- Typically not designed for eat in use. If planned properly a snack bar can be added.
Perhaps the most common kitchen shape is the L-Shape kitchen plan. In this kitchen layout the problem of pass through traffic is eliminated. The possibility of corner storage also comes into play with the wall and base cabinetry at the inside of the L shape. It is important to take advantage of this space and use it wisely. Blank or dead corners should be avoided here.
Take care not to make each leg of the L too long to avoid unnecessary amounts of travel while working in the kitchen. A maximum leg length of 12 to 15 feet is ideal. If you have a large enough room to work with you can explore the idea of adding an island to this kitchen plan.
- Excellent choice for a typical medium sized kitchen.
- If laid out properly this is an extremely efficient kitchen to cook in.
- If space permits an island or peninsula can add additional storage and function.
- Household traffic can interfere with work triangle.
- Reduce traffic by placing the refrigerator at the end of one leg of the L shape.
- Microwave / hood combo is most efficient use of space but not great for maximum ventilation.
The U shape kitchen is a close cousin to the L shape but offers more storage and counter space. In the U shape, however, you will have two inside situations to address. Lazy susan cabinets, blind corner cabinets and magic corner cabinets are all possibilities here.
This kitchen layout is suitable for larger kitchens and can be enhanced by adding a kitchen island. Should you decide to use an island try to have no less than 42 “of clear walking space around the island.
The addition of an island will likely break up the flow of a traditional work triangle so you may wish to consider the idea of incorporating another work zone to add functionality to this plan.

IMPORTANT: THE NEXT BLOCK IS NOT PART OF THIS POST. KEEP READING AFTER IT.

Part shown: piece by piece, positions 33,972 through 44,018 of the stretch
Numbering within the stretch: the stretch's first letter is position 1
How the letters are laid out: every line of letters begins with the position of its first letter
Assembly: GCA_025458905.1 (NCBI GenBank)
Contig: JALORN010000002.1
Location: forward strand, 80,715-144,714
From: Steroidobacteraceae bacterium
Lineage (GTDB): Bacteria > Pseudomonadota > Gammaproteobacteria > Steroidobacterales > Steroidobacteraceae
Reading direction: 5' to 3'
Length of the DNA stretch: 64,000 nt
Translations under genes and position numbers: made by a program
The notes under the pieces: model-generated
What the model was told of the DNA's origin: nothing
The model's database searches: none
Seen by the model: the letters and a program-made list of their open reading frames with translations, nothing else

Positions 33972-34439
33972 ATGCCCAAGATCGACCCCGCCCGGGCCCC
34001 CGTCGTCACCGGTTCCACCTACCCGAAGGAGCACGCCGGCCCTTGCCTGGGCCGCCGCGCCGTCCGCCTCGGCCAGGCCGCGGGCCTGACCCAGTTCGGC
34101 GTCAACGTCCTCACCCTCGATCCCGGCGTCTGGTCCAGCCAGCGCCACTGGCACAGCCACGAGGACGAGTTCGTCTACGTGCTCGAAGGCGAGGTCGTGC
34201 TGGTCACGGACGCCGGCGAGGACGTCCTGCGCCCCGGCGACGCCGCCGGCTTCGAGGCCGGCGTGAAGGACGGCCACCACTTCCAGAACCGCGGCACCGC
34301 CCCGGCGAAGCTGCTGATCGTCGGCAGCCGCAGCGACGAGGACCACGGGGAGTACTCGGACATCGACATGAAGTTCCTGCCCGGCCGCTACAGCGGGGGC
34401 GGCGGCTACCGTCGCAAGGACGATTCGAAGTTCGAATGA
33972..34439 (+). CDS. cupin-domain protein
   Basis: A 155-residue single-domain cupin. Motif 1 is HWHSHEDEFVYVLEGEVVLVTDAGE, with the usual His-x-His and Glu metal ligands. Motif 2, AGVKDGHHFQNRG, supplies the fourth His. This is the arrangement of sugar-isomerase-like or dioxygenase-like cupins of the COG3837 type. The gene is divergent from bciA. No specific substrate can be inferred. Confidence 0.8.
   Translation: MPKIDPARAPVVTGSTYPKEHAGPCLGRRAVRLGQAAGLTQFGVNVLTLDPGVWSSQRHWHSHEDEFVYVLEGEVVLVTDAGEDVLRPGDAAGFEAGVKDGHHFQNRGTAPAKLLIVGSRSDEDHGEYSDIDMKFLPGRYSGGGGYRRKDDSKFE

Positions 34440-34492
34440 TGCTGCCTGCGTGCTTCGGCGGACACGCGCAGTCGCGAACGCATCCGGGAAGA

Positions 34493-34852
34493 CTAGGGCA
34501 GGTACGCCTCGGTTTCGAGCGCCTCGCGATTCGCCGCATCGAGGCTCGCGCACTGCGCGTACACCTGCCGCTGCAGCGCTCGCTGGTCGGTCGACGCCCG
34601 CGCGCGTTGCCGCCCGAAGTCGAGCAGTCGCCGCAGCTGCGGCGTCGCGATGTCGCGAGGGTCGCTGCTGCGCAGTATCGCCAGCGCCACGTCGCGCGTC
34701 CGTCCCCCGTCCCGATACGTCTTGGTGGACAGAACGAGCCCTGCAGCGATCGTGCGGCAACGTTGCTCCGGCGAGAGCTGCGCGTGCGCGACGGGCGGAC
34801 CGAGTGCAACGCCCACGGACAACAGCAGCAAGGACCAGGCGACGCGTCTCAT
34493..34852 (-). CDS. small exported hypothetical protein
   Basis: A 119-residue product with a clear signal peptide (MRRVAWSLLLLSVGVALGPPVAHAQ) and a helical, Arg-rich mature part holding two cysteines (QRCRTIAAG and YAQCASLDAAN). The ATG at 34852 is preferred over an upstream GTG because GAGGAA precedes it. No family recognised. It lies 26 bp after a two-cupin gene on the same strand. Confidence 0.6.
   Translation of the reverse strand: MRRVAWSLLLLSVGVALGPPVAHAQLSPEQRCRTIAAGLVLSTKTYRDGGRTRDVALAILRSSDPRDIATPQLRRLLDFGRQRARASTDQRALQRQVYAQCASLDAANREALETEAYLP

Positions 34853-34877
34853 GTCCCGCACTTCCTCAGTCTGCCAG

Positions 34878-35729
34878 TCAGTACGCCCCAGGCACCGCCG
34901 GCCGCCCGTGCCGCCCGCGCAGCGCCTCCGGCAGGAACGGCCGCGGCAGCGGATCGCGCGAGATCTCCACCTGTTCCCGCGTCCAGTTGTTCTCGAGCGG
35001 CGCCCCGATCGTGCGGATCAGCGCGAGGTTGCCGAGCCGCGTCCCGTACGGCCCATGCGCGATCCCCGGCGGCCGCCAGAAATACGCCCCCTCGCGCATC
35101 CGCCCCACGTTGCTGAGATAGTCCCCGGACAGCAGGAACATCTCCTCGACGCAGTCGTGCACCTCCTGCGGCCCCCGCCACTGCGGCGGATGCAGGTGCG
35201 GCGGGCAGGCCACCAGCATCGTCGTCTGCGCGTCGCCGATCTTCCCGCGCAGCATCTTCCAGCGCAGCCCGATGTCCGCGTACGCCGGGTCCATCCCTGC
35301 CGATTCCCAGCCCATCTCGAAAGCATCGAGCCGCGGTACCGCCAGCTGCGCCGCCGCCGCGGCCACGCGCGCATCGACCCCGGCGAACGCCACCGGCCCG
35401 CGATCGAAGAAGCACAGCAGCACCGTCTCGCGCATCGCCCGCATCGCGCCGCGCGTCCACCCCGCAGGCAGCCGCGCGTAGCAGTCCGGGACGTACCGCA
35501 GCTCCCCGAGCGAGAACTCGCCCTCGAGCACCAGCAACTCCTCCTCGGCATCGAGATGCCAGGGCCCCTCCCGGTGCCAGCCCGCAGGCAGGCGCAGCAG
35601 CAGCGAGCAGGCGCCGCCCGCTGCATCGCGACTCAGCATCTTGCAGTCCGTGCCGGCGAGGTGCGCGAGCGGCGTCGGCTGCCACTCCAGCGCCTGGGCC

- Good for larger kitchen plans. Lots of counter space and storage.
- Ideal for adding an island to your kitchen layout.
- Traffic through the work triangle is eliminated.
- Unless there is a dedicated work station at the island his is usually a single cook kitchen.
- Try to have a minimum of 12 feet along the back wall of the U to avoid a crowded feeling in the kitchen.
- Keep appliances a minimum of 3 feet from the corners.
The G shape kitchen is really a modified version of the U shape. Many times the G shape is completed by adding a peninsula area to create the G shape. The addition of a peninsula is an excellent way to make your kitchen more inviting especially if it incorporates seating for guests.
The downside to the G shape kitchen plan is that it does limit access to the main kitchen area so care must be taken so the kitchen does not feel cramped. Make sure there is plenty of room between the leg of the G and cabinetry on the opposite wall. Try to keep an entry access distance of no less than 48 “here.
- Can offer more storage and counter space than small kitchens.
- Can offer seating space for a few guests.
- Ideal way to limit access to the busy work triangle area of the kitchen.
- Can make the kitchen feel closed in or smaller than it actually is.
- Care must be taken to leave adequate ingress and egress to main kitchen work center.
This is just a sampling of the many configurations that are available. No two kitchens are exactly alike.
The kitchen layout will be completely YOURS.